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Lemon Drizzle Cakes And Radio Show: How 1 Irish County Helps Elderly During Pandemic

ARI SHAPIRO, HOST:

The coronavirus has drawn a dividing line between young and old. And in Ireland, that line had a number - age 70. In mid-March, the government of Ireland advised people who were immunocompromised or aged 70 or over to cocoon in their homes, not to leave for any reason, not even to shop or take a walk. As Gregory Warner of our Rough Translation podcast reports, cocooning the elderly became a communitywide project.

GREGORY WARNER, BYLINE: County Roscommon is about 90 miles west of Dublin and the kind of place where you can live for 40 years and still be considered an outsider, a blow-in. Jimmy Hoban moved here in 1974 to teach high school.

JIMMY HOBAN: So you could safely say, at this stage, I've got the Roscommon visa. There's no problem. Yeah, I have settled in. Yes.

WARNER: But Hoban never expected how much he would have to rely on his fellow Rossies until the government made its announcement this March that people aged 70 or over were extremely vulnerable to the coronavirus. Hoban is 68, but he decided to follow the cocooning orders.

HOBAN: I was in now what they were describing as the vulnerable category - vulnerable.

WARNER: Roscommon has one of the oldest populations in Ireland. County Councilor Kathleen Shanagher says they were bracing for the worst.

KATHLEEN SHANAGHER: The arts center here in Roscommon was going to be used if the hospitals were full for bodies and for people to be laid out - you know, coffins, the whole lot.

WARNER: To avoid that scenario, Rossies leapt into action to help the cocooned obey orders, and that meant the Roscommon gardening club and the football league and just groups of neighbors started taking over the lives of the cocooned.

HOBAN: Whether it was picking it up, going to a pharmacist, going to a shop.

WARNER: They'd bring you lemon drizzle cakes, look after your ponies and start your cars for you - anything you had done perfectly well for yourself before.

(SOUNDBITE OF ARCHIVED NPR BROADCAST)

HOBAN: Suddenly, you started thinking, oh, my God, yes, I'm actually older than I think; I'm actually older than I feel. Suddenly, people have all kind of gathered round you, pointed a finger and said, you're old; you need minding. And you think to yourself, ah, sweet Jesus, no, how could this have happened overnight?

WARNER: Roscommon had a problem - how do you get people to accept help without feeling helpless, and how do you turn cocooning from something claustrophobic into something to be celebrated?

(SOUNDBITE OF MUSIC)

WARNER: The answer from the Roscommon Lions Club was a community radio show.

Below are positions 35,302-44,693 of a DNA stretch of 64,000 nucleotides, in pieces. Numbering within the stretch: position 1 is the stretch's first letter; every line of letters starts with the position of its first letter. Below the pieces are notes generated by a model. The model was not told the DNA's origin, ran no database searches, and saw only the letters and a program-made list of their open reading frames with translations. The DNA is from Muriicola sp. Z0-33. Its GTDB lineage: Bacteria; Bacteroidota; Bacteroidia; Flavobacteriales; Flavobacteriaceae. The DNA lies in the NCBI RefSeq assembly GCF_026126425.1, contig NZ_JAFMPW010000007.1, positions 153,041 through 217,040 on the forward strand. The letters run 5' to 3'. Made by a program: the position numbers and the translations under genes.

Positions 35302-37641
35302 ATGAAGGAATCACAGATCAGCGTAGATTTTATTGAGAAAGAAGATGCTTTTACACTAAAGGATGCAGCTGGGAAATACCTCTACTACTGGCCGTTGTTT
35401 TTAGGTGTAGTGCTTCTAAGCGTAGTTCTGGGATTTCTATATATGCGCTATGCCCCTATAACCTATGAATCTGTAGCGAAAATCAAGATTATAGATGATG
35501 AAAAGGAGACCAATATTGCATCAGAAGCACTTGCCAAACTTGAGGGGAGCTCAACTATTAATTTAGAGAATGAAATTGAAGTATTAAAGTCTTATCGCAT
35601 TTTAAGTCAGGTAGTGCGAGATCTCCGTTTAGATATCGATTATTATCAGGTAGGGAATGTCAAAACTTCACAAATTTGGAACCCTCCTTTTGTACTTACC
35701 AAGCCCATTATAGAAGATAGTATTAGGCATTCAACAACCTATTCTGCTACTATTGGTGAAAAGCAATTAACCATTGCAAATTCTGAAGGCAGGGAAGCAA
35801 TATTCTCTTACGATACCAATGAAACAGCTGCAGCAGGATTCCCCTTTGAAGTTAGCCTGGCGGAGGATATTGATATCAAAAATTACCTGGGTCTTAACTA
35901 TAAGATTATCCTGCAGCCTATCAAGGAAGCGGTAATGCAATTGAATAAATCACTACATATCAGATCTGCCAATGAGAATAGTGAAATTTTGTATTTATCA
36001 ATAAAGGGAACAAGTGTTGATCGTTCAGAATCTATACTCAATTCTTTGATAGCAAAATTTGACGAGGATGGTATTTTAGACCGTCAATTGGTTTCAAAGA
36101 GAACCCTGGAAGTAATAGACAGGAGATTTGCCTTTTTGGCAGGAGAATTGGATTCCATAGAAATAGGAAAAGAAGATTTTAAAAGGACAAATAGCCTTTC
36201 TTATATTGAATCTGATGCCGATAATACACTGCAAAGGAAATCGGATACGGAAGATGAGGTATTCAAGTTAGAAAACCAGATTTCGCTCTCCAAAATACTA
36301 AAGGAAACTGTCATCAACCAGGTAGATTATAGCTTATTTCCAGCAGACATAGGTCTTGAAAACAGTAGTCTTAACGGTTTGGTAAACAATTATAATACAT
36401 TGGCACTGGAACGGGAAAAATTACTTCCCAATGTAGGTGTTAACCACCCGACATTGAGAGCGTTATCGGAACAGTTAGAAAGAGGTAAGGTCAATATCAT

(SOUNDBITE OF RADIO SHOW, "THE ROSSIE WAY")

SEAMUS DUKE: And a very good afternoon to you, and welcome to the Tuesday edition of "The Rossie Way."

WARNER: "The Rossie Way" was created quite explicitly to give a sense of community to people who are hunkered down alone. On any show, you might hear an interview with the parish priest or a local scout leader, even the mailman.

(SOUNDBITE OF RADIO SHOW, "THE ROSSIE WAY")

DAN DOONER: On the line is former Roscommoner and Saint Brigid's footballer and local postman Frankie Dolan. You're very welcome, Frankie.

FRANKIE DOLAN: Thanks, Dan.

WARNER: Frankie Dolan is here on the show to say he's not just ready to collect your mail - any favor you need.

(SOUNDBITE OF RADIO SHOW, "THE ROSSIE WAY")

DOLAN: If they ever need anything at all, just to leave a note in the letterbox or where I'd see it. And just let me know what you need, and there'll be no problem picking it up for them and giving it to them the next day.

DUKE: Perfect. That's Frankie Dolan, postman.

WARNER: Jimmy Hoban says, as jarring as it was to get those offers of help from neighbors he hardly knew, he found a kind of comfort in them. It reminded him of an old Irish tradition, when small farmers would collectively harvest each other's farms, a tradition known as meitheal.

(SOUNDBITE OF ARCHIVED NPR BROADCAST)

HOBAN: I had an incredible feeling of this meitheal of these people, you know, helping out. In other words, there's seem to be a feeling, look it - this is bigger than any one of us. We're all in this together, and we all have to pull together. Do you understand?

WARNER: Kathleen Shanagher says she hopes what happened in Roscommon during the cocooning period wasn't just about resurrecting traditions of the past, but sending a message to Rossies of the future.

(SOUNDBITE OF ARCHIVED NPR BROADCAST)

SHANAGHER: I would like to think that down the road, when I'm 70, if I was in a crisis or I needed somebody to do something, that people would help. We have to think, what is it going to be like? We're improving it. If we have to be selfish and say, well, what would I like to see?

WARNER: Cocooning ended last month, as did the daily radio show. But Shanagher and others hope the Rossie way spirit might outlast the pandemic. Gregory Warner, NPR's Rough Translation.

(SOUNDBITE OF VAN MCCOY SONG, "THE HUSTLE")

SHAPIRO: Those measures taken in rural Ireland seem to have had an impact. County Roscommon had just 346 confirmed cases of the virus, and Ireland as a whole has fared better than many other parts of the world, with fewer than 2,000 COVID-19-related deaths nationwide.

(SOUNDBITE OF VAN MCCOY SONG, "THE HUSTLE") Transcript provided by NPR, Copyright NPR.

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